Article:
Alvocidib Potentiates the Activity of Venetoclax in Preclinical Models of Acute Myeloid Leukemia

Clifford J. Whatcott, James M Bogenberger, Wontak Kim, Hillary Haws, Nanna Hansen, Devora Delman, Lisa Sproat, Jeanne Palmer, Ruben A. Mesa, Peter Peterson, Adam Siddiqui-Jain, Steven Weitman, David J. Bearss, Steven L. Warner and Raoul Tibes



Venetoclax (ABT-199) is an approved BCL-2 inhibitor for the treatment of patients with chronic lymphocytic leukemia (CLL). Multiple clinical trials are underway to explore its efficacy in additional indications. While venetoclax demonstrated high remission rates in combination with azacitidine in early stage clinical trials, the question of durability of responses and primary and acquired resistance remain, especially given the modest activity and rapid development of resistance as a single agent. One reported mechanism of intrinsic resistance is high expression of other BCL-2 family proteins, including MCL-1. We and others have demonstrated that the CDK9 inhibitor, alvocidib, can mediate transcriptional repression of anti-apoptotic MCL-1. It has also been shown that alvocidib can increase pro-apoptotic BIM, a dual activator and sensitizer BH3-only protein that can directly induce apoptosis and simultaneously inactivate anti-apoptotic BCL-2 family proteins such as MCL-1 and BCL-2, thus having the same effect on mitochondria-associated apoptosis as MCL-1 down-regulation, with the potential to directly induce apoptosis. An alvocidib-containing cytotoxic chemotherapy regimen demonstrated favorable remission rates in high-risk AML patients over standard therapy in a randomized Phase 2 trial indicating its potential role and safety in AML. We hypothesized that alvocidib and venetoclax would synergize against AML cells by shifting the overall balance of pro- and anti-apoptotic BCL-2 proteins in favor of apoptosis and thus represent a novel active treatment regimen in AML.


This study seeks to examine the efficacy of a treatment regimen containing alvocidib and venetoclax in multiple preclinical studies, including in vivo models of AML.


Cell viability assays interrogating alvocidib and venetoclax activity in cell lines were performed using CellTiter-Glo according to manufacturer's protocol. mRNA/miRNA expression changes were assessed using standard RT-PCR technique. Protein expression changes were assessed using standard western immunoblotting technique. To assess the efficacy of an alvocidib and venetoclax combination on tumor growth in an in vivo model, the OCI-AML3 xenograft mouse model and ex vivo studies with AML patient samples were performed.


Herein we demonstrate that alvocidib inhibits both mRNA and protein expression of MCL-1 in a time and concentration-dependent fashion in 3 out of 4 AML cell lines analyzed, while in cells where alvocidib did not reduce MCL-1 protein levels (i.e. MOLM-13) a dose-dependent decrease in miR17-92, and concomitant increase in BIM protein was observed after 24 hours of alvocidib treatment. The alvocidib-venetoclax combination resulted in very strong synergistic reductions of cell viability (with combination indices [CI] of 0.4 to 0.7), both in venetoclax-sensitive and resistant cells. The venetoclax-sensitive lines, MV4-11 and MOLM-13, exhibited 5- to 10-fold reduction of venetoclax EC50 values in the low nM range when combined with only 80 nM alvocidib. Importantly, venetoclax-resistant lines, OCI-AML3 and THP-1, exhibited at least 20-fold reduction of venetoclax EC50 values from near 1 µM to 10-50 nM, when combined with 80 nM alvocidib.In the venetoclax-resistant OCI-AML3 xenograft model, single agent alvocidib and venetoclax achieved tumor growth inhibition (TGI) of 9.7 and 31.5%, respectively, while the combination achieved 87.9% TGI at the same dose levels of individual drugs.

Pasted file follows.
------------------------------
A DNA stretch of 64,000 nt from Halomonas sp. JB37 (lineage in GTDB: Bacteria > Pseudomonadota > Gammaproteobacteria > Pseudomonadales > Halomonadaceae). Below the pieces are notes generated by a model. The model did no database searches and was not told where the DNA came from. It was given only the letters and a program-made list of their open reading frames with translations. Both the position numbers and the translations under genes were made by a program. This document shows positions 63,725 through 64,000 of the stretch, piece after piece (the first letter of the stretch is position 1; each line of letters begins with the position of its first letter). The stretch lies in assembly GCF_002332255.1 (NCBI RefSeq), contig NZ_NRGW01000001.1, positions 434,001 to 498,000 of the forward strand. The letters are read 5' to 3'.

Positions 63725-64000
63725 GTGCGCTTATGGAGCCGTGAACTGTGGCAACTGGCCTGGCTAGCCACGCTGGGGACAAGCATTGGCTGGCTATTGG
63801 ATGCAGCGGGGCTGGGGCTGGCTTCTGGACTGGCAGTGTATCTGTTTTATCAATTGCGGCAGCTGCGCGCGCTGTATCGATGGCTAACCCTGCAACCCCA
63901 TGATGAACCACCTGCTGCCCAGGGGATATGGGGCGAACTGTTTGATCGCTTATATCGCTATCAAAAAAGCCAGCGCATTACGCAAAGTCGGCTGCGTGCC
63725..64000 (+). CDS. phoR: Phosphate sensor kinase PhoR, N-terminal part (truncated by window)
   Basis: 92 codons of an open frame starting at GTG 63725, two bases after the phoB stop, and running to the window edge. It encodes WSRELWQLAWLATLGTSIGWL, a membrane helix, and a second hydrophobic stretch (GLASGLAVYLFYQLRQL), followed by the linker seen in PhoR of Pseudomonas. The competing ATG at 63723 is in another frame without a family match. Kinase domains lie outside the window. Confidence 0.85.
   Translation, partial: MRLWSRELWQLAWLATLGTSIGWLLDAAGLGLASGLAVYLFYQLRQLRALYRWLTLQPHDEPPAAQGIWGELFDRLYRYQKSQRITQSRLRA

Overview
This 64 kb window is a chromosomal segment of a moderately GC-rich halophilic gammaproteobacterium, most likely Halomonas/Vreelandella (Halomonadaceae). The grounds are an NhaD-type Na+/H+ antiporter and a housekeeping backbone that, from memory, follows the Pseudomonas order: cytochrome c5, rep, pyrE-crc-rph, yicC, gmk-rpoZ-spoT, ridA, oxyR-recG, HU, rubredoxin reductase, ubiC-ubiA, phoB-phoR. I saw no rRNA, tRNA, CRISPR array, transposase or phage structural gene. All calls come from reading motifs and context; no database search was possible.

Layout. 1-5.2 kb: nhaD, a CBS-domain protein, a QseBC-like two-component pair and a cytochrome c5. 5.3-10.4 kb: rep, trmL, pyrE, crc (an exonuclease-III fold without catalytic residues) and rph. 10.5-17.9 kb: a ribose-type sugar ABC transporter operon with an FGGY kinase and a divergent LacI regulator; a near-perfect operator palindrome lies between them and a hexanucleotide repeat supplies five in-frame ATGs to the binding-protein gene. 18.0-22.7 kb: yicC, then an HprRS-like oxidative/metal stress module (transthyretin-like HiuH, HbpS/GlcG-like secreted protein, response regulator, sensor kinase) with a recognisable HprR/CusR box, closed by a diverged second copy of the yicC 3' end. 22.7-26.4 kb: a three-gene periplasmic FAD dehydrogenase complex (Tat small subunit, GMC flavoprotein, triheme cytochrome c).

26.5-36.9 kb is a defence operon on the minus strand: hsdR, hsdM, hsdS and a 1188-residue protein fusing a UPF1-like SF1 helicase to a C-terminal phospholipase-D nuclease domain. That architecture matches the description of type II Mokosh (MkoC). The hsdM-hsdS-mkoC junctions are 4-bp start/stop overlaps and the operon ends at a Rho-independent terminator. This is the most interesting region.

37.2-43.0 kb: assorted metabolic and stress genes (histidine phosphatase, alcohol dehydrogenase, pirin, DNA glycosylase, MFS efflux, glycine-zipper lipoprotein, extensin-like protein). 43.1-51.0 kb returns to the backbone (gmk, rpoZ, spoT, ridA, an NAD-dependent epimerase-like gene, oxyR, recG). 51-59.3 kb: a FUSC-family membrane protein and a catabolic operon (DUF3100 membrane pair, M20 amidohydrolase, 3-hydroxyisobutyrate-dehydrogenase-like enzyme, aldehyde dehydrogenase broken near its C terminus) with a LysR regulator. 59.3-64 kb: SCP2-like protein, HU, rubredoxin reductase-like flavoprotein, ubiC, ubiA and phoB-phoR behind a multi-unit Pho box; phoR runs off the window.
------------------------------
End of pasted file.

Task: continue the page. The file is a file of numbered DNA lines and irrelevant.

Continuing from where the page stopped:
Taken together, our data suggest that the combination of alvocidib with venetoclax is highly synergistic in vitro and in vivo, in both venetoclax-sensitive and -resistant AML across a heterogeneous genomic background. The particularly high level of synergy achieved in venetoclax-resistant cell lines highlights the central importance of both BCL-2 and MCL-1-mediated cell survival in AML. Importantly, the addition of alvocidib to venetoclax treatment reduced IC50s to clinically achievable concentrations. Therefore, we conclude that an alvocidib/venetoclax combination may be a novel approach for the treatment of AML and warrants further pre-clinical and clinical validation.

Disclosures Whatcott: Tolero Pharmaceuticals: Employment. Kim: Tolero Pharmaceuticals: Employment. Haws: Tolero Pharmaceuticals: Employment. Mesa: Celgene: Research Funding; Galena: Consultancy; Promedior: Research Funding; Ariad: Consultancy; Novartis: Consultancy; CTI: Research Funding; Incyte: Research Funding; Gilead: Research Funding. Peterson: Tolero Pharmaceuticals: Employment. Siddiqui-Jain: Tolero Pharmaceuticals: Employment. Weitman: Tolero Pharmaceuticals: Employment. Bearss: Tolero Pharmaceuticals: Employment, Equity Ownership, Patents & Royalties. Warner: Tolero Pharmaceuticals: Employment, Equity Ownership, Patents & Royalties.

  • * Asterisk with author names denotes non-ASH members.